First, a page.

First-rounder Smith's best hope for playing time is as a pass-rush specialist and on special teams. Second-rounder Matthews is expected to see the most playing time of the rookies, as the team's slot receiver.

Hart, the 6-6, 280-pound fifth-round defensive end out of Oregon, might - might - work his way into the team's six-man defensive-line rotation.

Huff probably will earn his keep as a rookie on special teams and as the team's fourth receiver. Fourth-round corner Watkins and fifth-round safety Reynolds, like Huff, are going to see most of their rookie action on special teams.

Allen, the 6-2, 333-pound seventh-round nose tackle, might see time as a short-yardage and goal-line run stuffer, or he might spend the year sipping smoothies on the practice squad.

This doesn't mean these guys aren't good enough to be NFL starters.

It just means the Eagles have gotten better, and there are fewer "Help Wanted" signs on the depth chart.

"The last couple of years, when we've drafted guys, you knew they were going to come in and play," general manager Howie Roseman said. "But as you get better as a football team, it's harder to get immediate contributors as starters.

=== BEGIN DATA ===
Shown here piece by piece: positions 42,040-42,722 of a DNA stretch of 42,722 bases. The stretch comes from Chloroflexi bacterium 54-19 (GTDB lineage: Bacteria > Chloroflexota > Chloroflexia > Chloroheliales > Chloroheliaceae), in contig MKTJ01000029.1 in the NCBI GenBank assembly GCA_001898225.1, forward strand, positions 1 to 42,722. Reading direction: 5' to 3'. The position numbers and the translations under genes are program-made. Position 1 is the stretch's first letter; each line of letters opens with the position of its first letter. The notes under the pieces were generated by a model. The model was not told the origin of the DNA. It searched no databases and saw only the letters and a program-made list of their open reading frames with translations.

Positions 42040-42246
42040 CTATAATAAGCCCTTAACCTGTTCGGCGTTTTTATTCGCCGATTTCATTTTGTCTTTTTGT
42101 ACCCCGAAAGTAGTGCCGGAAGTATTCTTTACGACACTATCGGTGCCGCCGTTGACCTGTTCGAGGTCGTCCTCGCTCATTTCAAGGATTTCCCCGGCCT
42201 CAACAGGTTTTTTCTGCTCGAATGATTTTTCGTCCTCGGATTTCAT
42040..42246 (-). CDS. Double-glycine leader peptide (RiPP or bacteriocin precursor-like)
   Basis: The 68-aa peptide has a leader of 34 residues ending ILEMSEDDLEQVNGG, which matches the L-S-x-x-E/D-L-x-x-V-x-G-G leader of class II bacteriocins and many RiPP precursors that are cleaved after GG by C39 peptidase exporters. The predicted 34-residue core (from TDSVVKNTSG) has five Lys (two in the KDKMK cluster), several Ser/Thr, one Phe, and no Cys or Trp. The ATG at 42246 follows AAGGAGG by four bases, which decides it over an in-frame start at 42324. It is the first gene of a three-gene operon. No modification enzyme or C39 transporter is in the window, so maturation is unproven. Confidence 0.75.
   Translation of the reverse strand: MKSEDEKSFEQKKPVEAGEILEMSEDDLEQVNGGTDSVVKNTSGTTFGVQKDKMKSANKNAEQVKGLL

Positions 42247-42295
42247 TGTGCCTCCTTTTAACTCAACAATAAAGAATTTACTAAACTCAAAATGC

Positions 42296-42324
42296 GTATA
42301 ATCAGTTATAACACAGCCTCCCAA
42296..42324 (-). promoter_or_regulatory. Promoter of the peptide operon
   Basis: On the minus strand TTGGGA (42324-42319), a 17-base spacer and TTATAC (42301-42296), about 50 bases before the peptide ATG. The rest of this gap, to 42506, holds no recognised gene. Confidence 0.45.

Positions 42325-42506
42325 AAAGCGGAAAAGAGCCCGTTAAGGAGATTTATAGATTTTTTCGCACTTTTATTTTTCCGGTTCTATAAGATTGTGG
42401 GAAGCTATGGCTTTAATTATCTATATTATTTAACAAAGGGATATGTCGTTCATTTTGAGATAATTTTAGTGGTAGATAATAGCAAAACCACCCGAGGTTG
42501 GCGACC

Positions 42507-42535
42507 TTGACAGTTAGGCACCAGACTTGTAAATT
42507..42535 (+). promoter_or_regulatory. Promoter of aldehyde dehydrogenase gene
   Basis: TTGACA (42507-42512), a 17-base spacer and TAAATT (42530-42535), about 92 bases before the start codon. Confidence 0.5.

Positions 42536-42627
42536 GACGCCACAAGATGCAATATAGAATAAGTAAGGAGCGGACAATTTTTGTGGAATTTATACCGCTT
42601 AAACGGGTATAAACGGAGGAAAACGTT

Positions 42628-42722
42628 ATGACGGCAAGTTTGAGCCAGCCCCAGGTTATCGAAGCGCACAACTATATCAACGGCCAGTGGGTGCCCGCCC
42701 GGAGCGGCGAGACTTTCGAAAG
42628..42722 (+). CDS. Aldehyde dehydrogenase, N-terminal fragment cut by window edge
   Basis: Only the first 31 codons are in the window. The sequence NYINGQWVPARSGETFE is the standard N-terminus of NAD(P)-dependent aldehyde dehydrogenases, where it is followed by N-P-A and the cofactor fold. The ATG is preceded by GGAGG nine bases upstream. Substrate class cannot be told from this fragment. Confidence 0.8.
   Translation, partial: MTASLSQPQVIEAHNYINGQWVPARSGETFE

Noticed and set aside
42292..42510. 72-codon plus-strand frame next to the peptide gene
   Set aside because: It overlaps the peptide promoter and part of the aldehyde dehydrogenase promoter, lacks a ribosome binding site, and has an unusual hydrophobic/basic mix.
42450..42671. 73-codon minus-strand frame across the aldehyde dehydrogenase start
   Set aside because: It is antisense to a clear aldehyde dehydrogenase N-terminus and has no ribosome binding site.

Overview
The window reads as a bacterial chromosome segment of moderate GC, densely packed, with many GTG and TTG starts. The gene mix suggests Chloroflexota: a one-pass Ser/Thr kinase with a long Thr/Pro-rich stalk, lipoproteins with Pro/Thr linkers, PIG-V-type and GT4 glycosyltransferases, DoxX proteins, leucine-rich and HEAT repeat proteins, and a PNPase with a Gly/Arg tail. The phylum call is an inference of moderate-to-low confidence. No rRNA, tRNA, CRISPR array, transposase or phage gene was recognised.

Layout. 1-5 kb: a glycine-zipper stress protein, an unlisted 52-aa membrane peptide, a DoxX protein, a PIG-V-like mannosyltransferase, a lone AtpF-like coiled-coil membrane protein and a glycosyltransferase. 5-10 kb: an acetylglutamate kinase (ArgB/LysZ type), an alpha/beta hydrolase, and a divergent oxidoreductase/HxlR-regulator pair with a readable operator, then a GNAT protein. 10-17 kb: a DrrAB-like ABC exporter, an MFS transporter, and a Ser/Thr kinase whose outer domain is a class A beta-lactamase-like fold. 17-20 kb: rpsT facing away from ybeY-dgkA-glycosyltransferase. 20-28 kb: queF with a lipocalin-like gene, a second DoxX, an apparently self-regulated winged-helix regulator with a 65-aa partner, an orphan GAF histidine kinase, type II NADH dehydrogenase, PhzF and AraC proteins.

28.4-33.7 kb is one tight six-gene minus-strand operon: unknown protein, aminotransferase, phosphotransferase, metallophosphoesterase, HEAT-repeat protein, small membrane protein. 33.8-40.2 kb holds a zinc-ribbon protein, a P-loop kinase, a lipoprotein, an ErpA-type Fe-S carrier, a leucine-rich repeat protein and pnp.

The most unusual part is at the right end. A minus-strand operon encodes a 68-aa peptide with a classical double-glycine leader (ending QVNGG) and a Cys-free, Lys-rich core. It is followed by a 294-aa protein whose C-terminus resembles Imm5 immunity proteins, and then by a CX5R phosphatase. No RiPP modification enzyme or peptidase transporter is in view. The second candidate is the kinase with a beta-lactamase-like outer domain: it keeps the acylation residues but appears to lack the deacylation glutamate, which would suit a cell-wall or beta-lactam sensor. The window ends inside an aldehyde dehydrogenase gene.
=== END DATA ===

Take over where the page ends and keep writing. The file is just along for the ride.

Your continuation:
"Will we get as many immediate starters from this draft as we have the last couple of years? I don't know. I know we'll have better competition. I know we're a more talented team than we were when we started this offseason or, quite frankly, last year when Chip and his coaches first got here.

"Part of that is we have depth now and competition at a lot of positions. And I think if we have some injuries, we have guys who are going to be ready to play. And we have some young players who are going to need to be developed, but in a couple of years, are going to be really good players."

Linebacker Trent Cole had eight sacks in the Eagles' last eight games last year. But he turns 32 in October and has an $11.6 million cap number in 2015. In a perfect world, Smith will give them some meaningful snaps as a designated pass rusher this season, then step in for Cole next year.

Watkins also could be in line for a starting job in 2015 when one of the Eagles' starting corners, Bradley Fletcher, will be a free agent, and the other, Cary Williams, will see his cap number jump from $6.4 million to $8.1 million.

Safety Nate Allen and wide receiver Jeremy Maclin both only signed 1-year deals this offseason. So Reynolds and Matthews and Huff all could get starting shots in 2015 if they play well this year in limited roles.